Inspector Koo (2021) Early Look
As regular visitors to this site know by now I am always up for a good crime drama. This looked like new territory for the K drama production line and the premise seemed to justify a peek — an ex cop freelancing as an insurance investigator whenever a junior colleague hauls her out of her comfort zone for the hard cases. As it’s become the habit of K drama storytelling, the lead is a quirky creature that dwells in the darkness of her apartment playing online multiplayer games. It’s not what one might expect from a woman who was once a high-achieving, well-regarded police officer and it’s certainly a surprise to see Lee Young-ae playing such a flawed character. Despite the dishevelled mop that comes from persistent self-neglect and non-existent grooming, the titular Koo Kyung-yi does have her wits about her and Lee Young-ae does a fine job of making this somewhat unlikeable character far more palatable than first impressions might lead one to believe possible.
Like most ex-cops who have fallen on hard times, Kyung-yi has her hard luck story. A shocking family suicide turns into an investigative obsession which leads her on a path to self-inflicted hell. She was undoubtedly a good officer because her detective instincts are very much intact as she goes on a seeming wild goose chase for a man presumed dead. Aside from her inhuman ability to sniff out discrepancies, Kyung-yi possesses the glibness of a grifter as she worms her way into other people’s deepest secrets.
In the background is the story of a serial killer at work dishing out her brand of justice. It’s no big secret who the killer is (all is revealed and confirmed by the second episode) so it turns into a cat and mouse game between two great minds. I’m getting Luther vibes from the interactions between the two women. This is as much a story of a talented detective with mental health issues as it is the anatomy of a serial killer with strong psychopathic/sociopathic impulses. The serial killer is written to be Kyung-yi’s antithesis. Both are smart women who are skilled at using deception to get the job done. To the world the serial killer is a terrible thespian on stage but in effect she hides her bloodlust behind a cloak of affability and innocence. Even her closest relative has no idea what she’s been up to.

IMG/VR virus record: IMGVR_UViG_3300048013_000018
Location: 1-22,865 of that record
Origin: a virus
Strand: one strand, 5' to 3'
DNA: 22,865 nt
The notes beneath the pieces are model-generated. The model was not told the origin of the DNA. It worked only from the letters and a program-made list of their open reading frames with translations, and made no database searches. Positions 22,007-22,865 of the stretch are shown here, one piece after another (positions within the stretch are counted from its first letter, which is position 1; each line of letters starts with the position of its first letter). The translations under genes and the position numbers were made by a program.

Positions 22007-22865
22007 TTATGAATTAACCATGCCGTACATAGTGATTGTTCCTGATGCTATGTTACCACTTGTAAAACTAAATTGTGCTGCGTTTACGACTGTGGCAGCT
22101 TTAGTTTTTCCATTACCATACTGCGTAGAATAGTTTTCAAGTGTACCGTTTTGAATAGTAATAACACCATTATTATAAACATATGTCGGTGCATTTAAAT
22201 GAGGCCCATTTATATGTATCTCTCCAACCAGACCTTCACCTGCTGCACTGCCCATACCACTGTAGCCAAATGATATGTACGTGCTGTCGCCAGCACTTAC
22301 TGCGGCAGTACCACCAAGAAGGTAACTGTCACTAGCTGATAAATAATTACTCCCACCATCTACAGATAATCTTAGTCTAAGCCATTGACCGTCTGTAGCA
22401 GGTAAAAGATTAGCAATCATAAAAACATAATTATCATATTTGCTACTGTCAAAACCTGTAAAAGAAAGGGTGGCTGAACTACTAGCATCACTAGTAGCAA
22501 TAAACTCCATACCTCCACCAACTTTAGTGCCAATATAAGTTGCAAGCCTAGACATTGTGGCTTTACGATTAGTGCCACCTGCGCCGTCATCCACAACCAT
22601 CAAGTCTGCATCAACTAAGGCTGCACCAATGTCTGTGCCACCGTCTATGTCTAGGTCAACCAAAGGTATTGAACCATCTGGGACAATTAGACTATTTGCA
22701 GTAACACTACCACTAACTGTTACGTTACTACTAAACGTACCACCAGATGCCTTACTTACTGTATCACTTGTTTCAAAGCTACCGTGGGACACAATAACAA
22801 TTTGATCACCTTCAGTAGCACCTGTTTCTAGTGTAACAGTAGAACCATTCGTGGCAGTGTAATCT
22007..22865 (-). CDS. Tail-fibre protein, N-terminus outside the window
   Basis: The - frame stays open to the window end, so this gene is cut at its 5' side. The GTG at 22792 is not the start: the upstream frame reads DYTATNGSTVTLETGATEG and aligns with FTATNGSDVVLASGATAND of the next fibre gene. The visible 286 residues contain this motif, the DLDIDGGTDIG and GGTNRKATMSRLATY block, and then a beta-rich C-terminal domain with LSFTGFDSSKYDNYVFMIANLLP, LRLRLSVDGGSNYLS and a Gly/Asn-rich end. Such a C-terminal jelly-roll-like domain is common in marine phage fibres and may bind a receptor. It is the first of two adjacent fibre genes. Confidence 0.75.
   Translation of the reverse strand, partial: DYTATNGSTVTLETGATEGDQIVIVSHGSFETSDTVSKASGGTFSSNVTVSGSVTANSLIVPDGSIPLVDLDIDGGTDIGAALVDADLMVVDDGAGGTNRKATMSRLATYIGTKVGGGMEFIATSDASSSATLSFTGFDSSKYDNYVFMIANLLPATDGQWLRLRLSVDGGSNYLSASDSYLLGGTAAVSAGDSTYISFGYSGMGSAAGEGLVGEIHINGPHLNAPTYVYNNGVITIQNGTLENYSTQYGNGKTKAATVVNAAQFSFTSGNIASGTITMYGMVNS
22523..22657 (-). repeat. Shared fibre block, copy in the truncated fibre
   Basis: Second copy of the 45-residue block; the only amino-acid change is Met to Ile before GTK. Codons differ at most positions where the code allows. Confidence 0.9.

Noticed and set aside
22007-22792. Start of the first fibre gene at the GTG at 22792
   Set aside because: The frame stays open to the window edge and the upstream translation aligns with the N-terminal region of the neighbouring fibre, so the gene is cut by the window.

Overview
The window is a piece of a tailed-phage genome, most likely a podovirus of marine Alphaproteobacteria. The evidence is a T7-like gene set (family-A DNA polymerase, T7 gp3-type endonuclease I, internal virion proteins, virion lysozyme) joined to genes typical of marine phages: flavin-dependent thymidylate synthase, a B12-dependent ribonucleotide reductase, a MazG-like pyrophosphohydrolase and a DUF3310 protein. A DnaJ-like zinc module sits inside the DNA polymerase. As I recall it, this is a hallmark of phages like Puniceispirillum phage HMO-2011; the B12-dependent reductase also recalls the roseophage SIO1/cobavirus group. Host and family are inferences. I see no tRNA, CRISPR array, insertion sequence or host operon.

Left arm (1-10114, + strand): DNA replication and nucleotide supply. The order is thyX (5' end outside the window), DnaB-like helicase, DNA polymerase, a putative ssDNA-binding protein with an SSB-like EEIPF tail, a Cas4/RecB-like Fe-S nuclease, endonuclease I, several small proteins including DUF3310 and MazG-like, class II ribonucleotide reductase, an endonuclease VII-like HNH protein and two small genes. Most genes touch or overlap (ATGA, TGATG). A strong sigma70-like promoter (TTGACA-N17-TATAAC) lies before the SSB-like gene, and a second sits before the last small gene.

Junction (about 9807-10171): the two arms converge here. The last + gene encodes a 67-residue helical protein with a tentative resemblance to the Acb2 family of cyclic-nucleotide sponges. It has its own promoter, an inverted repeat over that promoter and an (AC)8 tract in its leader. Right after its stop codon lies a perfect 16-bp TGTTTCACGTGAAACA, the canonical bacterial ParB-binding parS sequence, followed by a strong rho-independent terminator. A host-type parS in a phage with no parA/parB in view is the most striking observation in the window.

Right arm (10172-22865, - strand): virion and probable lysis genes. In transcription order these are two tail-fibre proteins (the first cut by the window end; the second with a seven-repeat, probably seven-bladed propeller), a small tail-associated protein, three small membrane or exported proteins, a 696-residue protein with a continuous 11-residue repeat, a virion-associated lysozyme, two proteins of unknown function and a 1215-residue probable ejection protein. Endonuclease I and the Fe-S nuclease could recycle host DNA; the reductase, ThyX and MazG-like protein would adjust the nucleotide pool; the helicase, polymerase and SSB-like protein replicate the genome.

I wasn’t too sure what to make of the first episode to be honest. I wasn’t immediately taken by what I was looking at. My first thought was: “Here we go again. Another idiosyncratic cop with a tragic unsolved mystery in her backstory. Great.” The litter dump that Kyung-yi calls home saw me reach for Nodame Cantabile comparisons immediately. However, I was determined to see through my 4 episode litmus test and happily, Episode 2 was a noticeable improvement from the patchy set-up of the first. Besides, it’s not often that a K drama features a striking, visible female protagonist going up against an equally strong female antagonist in a crime setting.
It’s also an added attraction that certain Hospital Playlist alumni have been added in the mix — Kwak Sun-young (Ik-sun), Choi Young-joon (Gwang-hyeon) and Kim Hae-sook (Rosa). Here the fascination lies in the fact that they’re in a completely different context as different types of characters and all are linked to Kyung-yi as colleague, husband and employer respectively.
Kyung-yi also has a mute and longsuffering sidekick “Santa” that she drags along as her chauffeur and all-round dogsbody to pick up after her. Their dynamic is undoubtedly played up to maximize the humour quotient.
Having now completed the second episode, it seems to me that there’s potential for this drama to do something a little different and play out the larger storyline outside the usual tropes. Whether or not it’s able to maintain the quality and momentum right to the end, remains to be seen. 12 episodes it seems to me, should be enough to tell the story of this latest iteration of good vs evil wherever it is headed.